Summary : These are the kinds of tunes that you find yourself humming after you hear them a few times.
Singer-songwriter Ari Hest, who has been opening for the likes of Judy Collins and is currently touring with Suzanne Vega, releases his eighth studio album Shouts and Whispers on June 8. The title presumably suggests the nature of the various tracks that make up the album—some are shouts, some whispers. On a simplistic level the duality could refer to Hest’s division of the music into two sections: the guitar centered acoustic set which closes the album, and the more elaborate soundscape of the four songs which open it. These, he tells us, were written with focus on the keyboard. In a deeper sense the title might also be seen metaphorically in terms of shouts of despair and sadness and whispers of understanding and acceptance.
As with much serious art, any kind of dialectic is probably an oversimplification. Hest’s songs are both more suggestive and more cryptic than they appear. What seems simple at first hearing becomes more complex with repeated hearings. Printed lyrics, had they been provided, would have helped in explication. Lyrics for songs like “Into the Empty White,” a beautiful melody strewn with elegant images or the dense “Harvest,” which opens the album, would allow for some more intensive analysis. Even what seem like the more straightforward songs like “How We’ll Always Be” and the darker “Here to be Forgotten” would benefit from printed lyrics.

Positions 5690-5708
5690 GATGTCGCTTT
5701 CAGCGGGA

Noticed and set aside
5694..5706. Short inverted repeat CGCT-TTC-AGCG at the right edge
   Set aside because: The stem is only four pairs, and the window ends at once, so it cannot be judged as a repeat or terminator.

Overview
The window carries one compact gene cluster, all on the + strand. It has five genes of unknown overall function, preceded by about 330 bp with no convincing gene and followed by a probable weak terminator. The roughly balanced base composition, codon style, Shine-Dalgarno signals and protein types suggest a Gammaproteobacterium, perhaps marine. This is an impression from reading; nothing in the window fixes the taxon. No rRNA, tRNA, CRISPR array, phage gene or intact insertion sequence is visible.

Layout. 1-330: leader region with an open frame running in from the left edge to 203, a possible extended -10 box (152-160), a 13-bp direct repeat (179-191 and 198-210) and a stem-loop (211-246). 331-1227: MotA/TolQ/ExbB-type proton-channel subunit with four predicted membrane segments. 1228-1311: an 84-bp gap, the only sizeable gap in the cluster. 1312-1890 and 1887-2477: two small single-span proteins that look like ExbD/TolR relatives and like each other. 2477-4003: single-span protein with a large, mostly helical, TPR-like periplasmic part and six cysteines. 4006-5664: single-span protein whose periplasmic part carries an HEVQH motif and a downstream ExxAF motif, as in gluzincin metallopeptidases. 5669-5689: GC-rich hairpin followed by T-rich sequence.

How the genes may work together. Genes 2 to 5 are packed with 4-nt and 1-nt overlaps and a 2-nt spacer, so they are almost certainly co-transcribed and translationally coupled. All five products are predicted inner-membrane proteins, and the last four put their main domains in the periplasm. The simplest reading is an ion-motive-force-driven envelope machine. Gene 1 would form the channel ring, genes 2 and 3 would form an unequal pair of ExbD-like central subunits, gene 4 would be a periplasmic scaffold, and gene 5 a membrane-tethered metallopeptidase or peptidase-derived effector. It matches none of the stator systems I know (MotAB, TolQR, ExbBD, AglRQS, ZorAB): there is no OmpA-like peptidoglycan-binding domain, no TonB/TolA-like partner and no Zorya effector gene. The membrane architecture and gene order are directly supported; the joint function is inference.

As Hest explains: “The vibe of the keyboard driven tracks is intense. I wrote a lot about the uncertainty of what I do for a living. On the contrary, the acoustic songs come from a place of lucidity.” And in general, it is the acoustic songs that seem to me to highlight the album. “After the Thunder,” which climaxes the set, is an absolutely gorgeous melody. It soars with passion and ends the album on a high. “Less” and “No One Can Stay” as well as “Into the Empty White” and “How We’ll Always Be” are all melodically memorable. These are the kinds of tunes that you find yourself humming after you hear them a few times.Powered by Sidelines